In April 1935, about 1,500 residents of federal Unemployment Relief Camps in British Columbia went on strike. They travelled by train and truck to Vancouver to protest poor conditions in the Depression-era camps. After their months-long protest proved futile, they decided to take their fight to Ottawa. On 3 June, more than 1,000 strikers began travelling across the country, riding atop railcars. By the time they reached Regina, they were 2,000 strong. But they were stopped in Regina, where the strike leaders were arrested, resulting in the violent Regina Riot on 1 July 1935.
Striking Camp Workers
In early April 1935, during the Great Depression, a strike and protest by Unemployment Relief Camp workers was organized by the Workers’ Unity League (WUL). It was led by WUL officer Arthur "Slim" Evans. The League was affiliated with the international Communist movement. The protest was motivated by a desire for improved conditions and benefits in the camps, where workers were paid $0.20 per day for a 44-hour workweek. However, the federal government under Prime Minister R.B. Bennett was reluctant to provide work and wages programs.
In Vancouver, the strikers organized themselves into divisions. They undertook alliances with civic, labour, ethnic and political groups; held demonstrations; and spoke with government officials, among them British Columbia premier Dufferin T. Pattullo and Vancouver mayor Gerald McGeer. The two-month protest included the occupation of the Hudson’s Bay store and the city museum and library. A May Day parade also drew some 20,000 strikers and supporters to Stanley Park.
Negotiations with Ottawa
Local governments refused to take responsibility for the strikers’ welfare. The men themselves began to grow restless at the apparent failure of their protest. In response, Evans and his associates decided to take the movement to Ottawa. On 3 June, more than 1,000 strikers began the “On to Ottawa Trek.” They sought to inform the nation of their cause and to lay complaints before Parliament and Prime Minister R.B. Bennett.
The strikers peacefully commandeered freight trains. They made stops in Calgary, Medicine Hat, Swift Current and Moose Jaw, where more men joined their ranks. Their numbers had grown to around 2,000 by the time they reached Regina on 14 June In Regina, the railways, supported by an order from the prime minister, refused further access to their trains.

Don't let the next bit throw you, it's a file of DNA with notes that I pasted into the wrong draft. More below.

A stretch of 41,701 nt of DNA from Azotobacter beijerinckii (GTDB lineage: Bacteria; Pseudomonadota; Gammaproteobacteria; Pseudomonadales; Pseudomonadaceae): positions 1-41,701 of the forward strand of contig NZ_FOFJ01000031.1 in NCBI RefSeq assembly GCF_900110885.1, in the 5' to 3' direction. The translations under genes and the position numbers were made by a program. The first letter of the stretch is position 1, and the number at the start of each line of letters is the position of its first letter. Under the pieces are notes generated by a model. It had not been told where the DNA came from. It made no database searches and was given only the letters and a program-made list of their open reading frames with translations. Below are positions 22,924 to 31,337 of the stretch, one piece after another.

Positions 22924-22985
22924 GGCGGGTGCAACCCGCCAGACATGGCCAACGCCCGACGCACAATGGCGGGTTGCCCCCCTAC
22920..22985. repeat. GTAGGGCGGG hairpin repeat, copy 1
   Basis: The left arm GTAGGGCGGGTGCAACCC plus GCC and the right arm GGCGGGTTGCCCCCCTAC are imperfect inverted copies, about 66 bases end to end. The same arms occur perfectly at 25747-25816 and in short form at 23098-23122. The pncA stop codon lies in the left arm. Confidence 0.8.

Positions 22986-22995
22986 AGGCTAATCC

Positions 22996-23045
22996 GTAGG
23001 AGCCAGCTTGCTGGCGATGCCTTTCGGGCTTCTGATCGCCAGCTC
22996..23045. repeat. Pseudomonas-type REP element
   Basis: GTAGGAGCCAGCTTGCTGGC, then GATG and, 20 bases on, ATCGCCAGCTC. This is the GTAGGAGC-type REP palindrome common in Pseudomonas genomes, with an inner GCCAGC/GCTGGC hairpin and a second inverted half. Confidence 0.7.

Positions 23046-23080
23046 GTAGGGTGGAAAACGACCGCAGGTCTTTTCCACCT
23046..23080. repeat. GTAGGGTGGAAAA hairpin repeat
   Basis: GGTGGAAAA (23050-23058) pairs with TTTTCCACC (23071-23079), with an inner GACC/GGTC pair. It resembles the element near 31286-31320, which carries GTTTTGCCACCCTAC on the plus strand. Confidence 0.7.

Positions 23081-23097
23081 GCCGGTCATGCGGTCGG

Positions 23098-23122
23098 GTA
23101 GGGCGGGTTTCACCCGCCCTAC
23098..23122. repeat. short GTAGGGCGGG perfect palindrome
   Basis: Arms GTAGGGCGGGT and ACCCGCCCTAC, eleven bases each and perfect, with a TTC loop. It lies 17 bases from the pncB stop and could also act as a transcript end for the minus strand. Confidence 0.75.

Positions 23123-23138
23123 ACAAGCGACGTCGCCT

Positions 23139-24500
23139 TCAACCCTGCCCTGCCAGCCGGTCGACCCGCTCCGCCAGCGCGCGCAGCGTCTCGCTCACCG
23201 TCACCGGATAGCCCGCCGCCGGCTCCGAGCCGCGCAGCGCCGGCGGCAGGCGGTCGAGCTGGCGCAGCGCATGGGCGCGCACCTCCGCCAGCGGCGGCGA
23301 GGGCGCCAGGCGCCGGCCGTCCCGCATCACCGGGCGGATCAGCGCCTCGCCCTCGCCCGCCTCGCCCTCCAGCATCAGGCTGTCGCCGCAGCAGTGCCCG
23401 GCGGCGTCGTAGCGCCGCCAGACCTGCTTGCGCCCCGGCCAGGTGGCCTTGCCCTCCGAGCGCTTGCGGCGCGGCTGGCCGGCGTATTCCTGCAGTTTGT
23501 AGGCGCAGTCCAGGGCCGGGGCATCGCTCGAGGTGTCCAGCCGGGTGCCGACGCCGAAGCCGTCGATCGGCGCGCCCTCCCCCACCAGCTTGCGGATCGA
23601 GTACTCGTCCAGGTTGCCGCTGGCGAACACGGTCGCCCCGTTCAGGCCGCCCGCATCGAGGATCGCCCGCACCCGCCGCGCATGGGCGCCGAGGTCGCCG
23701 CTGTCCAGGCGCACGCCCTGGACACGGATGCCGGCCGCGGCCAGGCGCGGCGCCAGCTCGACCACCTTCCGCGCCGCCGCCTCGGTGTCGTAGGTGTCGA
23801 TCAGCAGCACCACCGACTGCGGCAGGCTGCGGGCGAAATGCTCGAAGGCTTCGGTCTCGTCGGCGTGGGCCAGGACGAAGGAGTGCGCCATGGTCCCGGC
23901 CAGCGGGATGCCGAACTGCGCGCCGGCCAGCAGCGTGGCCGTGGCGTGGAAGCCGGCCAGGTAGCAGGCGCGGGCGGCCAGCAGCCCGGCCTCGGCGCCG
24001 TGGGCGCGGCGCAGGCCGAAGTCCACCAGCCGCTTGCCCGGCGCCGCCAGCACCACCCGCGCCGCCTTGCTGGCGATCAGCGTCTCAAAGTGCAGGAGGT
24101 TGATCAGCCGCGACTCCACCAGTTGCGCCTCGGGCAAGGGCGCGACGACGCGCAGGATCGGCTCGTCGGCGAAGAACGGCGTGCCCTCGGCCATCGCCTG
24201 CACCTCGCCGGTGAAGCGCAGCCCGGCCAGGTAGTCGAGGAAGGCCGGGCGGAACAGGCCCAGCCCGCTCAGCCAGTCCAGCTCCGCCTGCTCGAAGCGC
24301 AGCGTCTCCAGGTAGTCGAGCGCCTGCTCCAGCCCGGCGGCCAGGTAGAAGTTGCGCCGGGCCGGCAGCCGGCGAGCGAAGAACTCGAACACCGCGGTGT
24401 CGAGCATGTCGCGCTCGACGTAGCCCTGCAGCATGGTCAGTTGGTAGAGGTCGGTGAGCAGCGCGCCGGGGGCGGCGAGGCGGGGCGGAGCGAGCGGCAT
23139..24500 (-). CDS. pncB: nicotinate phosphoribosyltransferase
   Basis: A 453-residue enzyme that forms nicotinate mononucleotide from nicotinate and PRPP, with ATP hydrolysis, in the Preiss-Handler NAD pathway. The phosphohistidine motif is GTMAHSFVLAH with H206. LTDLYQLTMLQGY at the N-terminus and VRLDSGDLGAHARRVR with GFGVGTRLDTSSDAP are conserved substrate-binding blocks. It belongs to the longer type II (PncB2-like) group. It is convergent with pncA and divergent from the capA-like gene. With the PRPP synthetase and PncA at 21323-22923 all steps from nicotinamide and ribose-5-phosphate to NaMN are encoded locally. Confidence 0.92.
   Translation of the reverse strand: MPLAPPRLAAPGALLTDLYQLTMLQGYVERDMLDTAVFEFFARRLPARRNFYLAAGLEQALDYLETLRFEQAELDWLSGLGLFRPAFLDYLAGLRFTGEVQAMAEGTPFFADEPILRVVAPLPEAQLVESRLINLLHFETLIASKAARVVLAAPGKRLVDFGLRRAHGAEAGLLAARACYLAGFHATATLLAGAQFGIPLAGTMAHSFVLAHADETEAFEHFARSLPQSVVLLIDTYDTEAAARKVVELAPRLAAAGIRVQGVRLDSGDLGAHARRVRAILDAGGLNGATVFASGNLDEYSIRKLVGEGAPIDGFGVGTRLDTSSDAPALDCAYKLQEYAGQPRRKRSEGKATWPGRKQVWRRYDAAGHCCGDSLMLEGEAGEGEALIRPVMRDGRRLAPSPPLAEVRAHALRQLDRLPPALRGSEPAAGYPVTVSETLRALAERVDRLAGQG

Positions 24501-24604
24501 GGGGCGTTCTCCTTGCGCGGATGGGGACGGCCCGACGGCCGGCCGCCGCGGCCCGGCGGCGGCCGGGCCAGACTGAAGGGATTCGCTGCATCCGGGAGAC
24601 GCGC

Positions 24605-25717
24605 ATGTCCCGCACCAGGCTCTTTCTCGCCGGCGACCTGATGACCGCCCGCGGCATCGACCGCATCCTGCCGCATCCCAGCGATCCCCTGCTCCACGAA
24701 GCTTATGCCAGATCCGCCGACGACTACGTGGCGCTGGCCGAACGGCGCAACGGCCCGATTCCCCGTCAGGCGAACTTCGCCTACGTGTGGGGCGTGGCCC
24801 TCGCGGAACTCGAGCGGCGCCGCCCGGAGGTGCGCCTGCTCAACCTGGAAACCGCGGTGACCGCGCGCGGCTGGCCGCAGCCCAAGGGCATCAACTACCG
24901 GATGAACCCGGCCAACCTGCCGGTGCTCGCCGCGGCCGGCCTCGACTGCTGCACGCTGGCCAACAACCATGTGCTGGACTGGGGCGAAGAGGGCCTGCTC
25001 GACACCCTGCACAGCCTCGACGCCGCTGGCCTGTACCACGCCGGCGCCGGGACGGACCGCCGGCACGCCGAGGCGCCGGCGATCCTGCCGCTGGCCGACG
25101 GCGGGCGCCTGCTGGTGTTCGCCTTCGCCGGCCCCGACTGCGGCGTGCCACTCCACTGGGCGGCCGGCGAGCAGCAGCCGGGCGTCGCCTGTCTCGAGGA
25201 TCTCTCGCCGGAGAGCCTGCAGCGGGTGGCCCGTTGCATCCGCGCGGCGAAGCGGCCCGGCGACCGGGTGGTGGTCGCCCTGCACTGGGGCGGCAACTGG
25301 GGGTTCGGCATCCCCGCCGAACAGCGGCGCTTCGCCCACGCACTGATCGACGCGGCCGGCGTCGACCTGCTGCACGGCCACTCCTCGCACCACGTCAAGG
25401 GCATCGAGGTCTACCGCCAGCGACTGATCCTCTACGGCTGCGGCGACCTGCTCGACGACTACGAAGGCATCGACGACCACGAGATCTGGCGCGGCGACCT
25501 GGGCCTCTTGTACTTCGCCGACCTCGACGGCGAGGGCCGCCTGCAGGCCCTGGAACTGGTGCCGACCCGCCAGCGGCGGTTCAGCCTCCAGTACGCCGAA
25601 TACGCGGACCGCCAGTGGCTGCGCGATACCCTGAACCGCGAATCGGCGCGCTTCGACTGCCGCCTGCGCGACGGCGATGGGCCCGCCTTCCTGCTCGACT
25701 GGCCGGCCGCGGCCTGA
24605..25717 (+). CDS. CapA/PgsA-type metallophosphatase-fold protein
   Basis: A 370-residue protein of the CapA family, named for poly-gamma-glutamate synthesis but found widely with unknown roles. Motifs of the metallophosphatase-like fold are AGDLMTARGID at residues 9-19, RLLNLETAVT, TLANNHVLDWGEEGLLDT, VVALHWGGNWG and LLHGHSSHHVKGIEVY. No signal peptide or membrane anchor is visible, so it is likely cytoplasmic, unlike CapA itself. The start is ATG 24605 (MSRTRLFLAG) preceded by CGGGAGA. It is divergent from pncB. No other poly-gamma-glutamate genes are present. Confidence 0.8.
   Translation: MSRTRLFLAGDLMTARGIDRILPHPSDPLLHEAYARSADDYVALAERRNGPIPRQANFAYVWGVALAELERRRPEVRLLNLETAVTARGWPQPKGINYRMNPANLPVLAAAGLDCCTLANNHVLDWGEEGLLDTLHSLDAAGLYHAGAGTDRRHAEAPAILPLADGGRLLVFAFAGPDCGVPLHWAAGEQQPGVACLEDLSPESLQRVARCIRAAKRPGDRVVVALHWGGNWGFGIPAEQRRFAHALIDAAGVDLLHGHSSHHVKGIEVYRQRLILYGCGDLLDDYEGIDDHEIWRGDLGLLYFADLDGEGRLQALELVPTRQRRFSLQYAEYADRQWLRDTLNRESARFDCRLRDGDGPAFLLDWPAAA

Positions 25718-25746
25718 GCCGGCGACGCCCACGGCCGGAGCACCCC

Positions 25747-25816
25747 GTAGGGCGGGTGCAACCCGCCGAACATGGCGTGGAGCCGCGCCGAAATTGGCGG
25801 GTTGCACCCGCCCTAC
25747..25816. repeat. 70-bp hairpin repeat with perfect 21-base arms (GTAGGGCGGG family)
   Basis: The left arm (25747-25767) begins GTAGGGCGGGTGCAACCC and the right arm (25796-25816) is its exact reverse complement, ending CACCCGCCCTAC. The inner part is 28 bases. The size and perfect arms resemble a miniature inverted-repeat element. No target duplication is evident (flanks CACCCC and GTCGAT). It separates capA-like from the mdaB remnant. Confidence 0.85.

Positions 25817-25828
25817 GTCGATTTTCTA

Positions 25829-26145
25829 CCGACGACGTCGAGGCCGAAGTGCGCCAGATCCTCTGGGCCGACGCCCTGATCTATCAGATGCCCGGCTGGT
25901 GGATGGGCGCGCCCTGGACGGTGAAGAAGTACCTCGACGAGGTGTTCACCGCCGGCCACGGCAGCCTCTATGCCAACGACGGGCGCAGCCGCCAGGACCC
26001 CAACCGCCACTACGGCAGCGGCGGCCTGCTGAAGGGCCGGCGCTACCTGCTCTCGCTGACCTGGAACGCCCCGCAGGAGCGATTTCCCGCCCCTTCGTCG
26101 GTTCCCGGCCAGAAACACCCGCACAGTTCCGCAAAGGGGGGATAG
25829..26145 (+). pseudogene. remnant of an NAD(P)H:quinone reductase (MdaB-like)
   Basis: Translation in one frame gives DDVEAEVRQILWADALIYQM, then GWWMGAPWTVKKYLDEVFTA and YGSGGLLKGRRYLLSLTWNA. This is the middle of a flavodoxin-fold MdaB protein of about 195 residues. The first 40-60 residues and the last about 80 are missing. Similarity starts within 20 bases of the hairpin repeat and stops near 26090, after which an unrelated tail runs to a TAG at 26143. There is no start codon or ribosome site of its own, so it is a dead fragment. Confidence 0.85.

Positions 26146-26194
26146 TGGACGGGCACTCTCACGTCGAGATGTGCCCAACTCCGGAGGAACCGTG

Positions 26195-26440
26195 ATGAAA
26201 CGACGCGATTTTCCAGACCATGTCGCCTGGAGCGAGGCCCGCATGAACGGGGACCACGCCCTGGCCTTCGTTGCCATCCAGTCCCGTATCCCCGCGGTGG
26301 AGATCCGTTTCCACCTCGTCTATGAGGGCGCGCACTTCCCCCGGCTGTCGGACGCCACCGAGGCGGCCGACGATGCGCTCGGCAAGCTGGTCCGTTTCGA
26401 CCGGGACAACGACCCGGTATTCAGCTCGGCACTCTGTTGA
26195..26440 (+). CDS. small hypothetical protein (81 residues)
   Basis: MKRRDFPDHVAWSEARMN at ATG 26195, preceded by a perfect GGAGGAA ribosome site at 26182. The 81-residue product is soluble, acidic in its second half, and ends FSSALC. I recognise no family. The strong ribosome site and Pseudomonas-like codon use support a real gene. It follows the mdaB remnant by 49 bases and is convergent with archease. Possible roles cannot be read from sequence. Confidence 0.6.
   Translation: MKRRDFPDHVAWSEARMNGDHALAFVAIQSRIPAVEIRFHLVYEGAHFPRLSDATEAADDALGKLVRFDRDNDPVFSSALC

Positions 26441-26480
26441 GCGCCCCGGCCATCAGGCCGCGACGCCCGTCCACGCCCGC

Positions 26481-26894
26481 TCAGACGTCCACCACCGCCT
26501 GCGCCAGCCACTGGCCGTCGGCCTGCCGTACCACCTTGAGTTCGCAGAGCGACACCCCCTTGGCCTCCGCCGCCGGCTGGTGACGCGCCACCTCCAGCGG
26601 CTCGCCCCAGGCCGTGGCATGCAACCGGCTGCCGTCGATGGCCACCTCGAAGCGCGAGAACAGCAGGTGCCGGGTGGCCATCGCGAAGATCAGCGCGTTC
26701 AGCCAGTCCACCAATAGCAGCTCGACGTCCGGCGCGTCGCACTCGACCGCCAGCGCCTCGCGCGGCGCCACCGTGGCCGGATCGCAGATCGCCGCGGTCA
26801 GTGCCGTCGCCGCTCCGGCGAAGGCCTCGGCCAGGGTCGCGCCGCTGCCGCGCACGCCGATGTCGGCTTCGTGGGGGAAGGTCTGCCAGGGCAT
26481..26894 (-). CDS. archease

Negotiations with two federal Cabinet ministers took place on 17 June but went nowhere. Eight Trekkers were then dispatched to Ottawa to meet with Bennett. The remaining marchers waited at the Regina Exhibition Grounds. Food and shelter were supplied by townspeople and the Saskatchewan government, even though premier James Gardiner was displeased that the convoy of protestors had been stopped in his province’s capital.
The talks in Ottawa quickly broke down. The delegation returned to Regina, having decided to disband the Trek. A rally was held at Regina’s Market Square on 1 July to secure last-minute assistance from the townspeople. Although the Trek was dispersing, Bennett had decided to arrest its leaders. That day, Regina constables and RCMP squads moved into a rallying crowd of some 300 people to arrest Evans and other speakers, thus provoking the Regina Riot.
The conflict raged back and forth on Regina streets. Trekkers assaulted police with rocks and clubs. Police fired guns into the crowd. The fracas ended by midnight, after the rioters had returned to the Exhibition Grounds. Two people, including one city constable, were killed; hundreds of people, including rioters, constables and citizens were injured; 130 rioters were arrested; and tens of thousands of dollars of damage was done to the city. Four days later, the Saskatchewan government helped the marchers on their way. Most of them returned on passenger trains to Vancouver.
Rioters converge on police officers and an injured man.
The repression of the Trekkers and Bennett’s antagonism towards Evans contributed to Bennett’s political decline. (See also Bennett’s New Deal.) The protest also increased the public profile of the Communist Party of Canada during the desperate times of the Great Depression. In 1997, the site of the Regina Riot was declared a National Historic Site by the federal government.